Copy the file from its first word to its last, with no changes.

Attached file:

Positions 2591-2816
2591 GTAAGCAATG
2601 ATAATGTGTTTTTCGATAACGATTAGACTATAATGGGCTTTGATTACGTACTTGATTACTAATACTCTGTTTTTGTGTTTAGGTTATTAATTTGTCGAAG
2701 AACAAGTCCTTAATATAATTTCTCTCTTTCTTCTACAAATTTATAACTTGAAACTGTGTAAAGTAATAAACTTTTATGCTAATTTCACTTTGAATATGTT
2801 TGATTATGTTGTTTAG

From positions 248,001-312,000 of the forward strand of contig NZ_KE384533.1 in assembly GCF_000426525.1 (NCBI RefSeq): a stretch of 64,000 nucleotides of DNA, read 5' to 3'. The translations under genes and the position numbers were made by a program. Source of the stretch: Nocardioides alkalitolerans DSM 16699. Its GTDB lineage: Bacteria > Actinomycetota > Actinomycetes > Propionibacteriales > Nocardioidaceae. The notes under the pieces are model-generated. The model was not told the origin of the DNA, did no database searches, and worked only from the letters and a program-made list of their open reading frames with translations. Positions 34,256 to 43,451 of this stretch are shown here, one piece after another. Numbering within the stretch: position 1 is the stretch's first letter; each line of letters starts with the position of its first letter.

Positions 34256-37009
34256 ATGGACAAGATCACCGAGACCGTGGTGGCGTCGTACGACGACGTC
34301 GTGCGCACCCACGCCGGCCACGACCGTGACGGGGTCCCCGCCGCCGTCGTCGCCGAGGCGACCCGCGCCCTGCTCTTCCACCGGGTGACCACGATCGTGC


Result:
Positions 2591-2816
2591 GTAAGCAATG
2601 ATAATGTGTTTTTCGATAACGATTAGACTATAATGGGCTTTGATTACGTACTTGATTACTAATACTCTGTTTTTGTGTTTAGGTTATTAATTTGTCGAAG
2701 AACAAGTCCTTAATATAATTTCTCTCTTTCTTCTACAAATTTATAACTTGAAACTGTGTAAAGTAATAAACTTTTATGCTAATTTCACTTTGAATATGTT
2801 TGATTATGTTGTTTAG

From positions 248,001-312,000 of the forward strand of contig NZ_KE384533.1 in assembly GCF_000426525.1 (NCBI RefSeq): a stretch of 64,000 nucleotides of DNA, read 5' to 3'. The translations under genes and the position numbers were made by a program. Source of the stretch: Nocardioides alkalitolerans DSM 16699. Its GTDB lineage: Bacteria > Actinomycetota > Actinomycetes > Propionibacteriales > Nocardioidaceae. The notes under the pieces are model-generated. The model was not told the origin of the DNA, did no database searches, and worked only from the letters and a program-made list of their open reading frames with translations. Positions 34,256 to 43,451 of this stretch are shown here, one piece after another. Numbering within the stretch: position 1 is the stretch's first letter; each line of letters starts with the position of its first letter.

Positions 34256-37009
34256 ATGGACAAGATCACCGAGACCGTGGTGGCGTCGTACGACGACGTC
34301 GTGCGCACCCACGCCGGCCACGACCGTGACGGGGTCCCCGCCGCCGTCGTCGCCGAGGCGACCCGCGCCCTGCTCTTCCACCGGGTGACCACGATCGTGC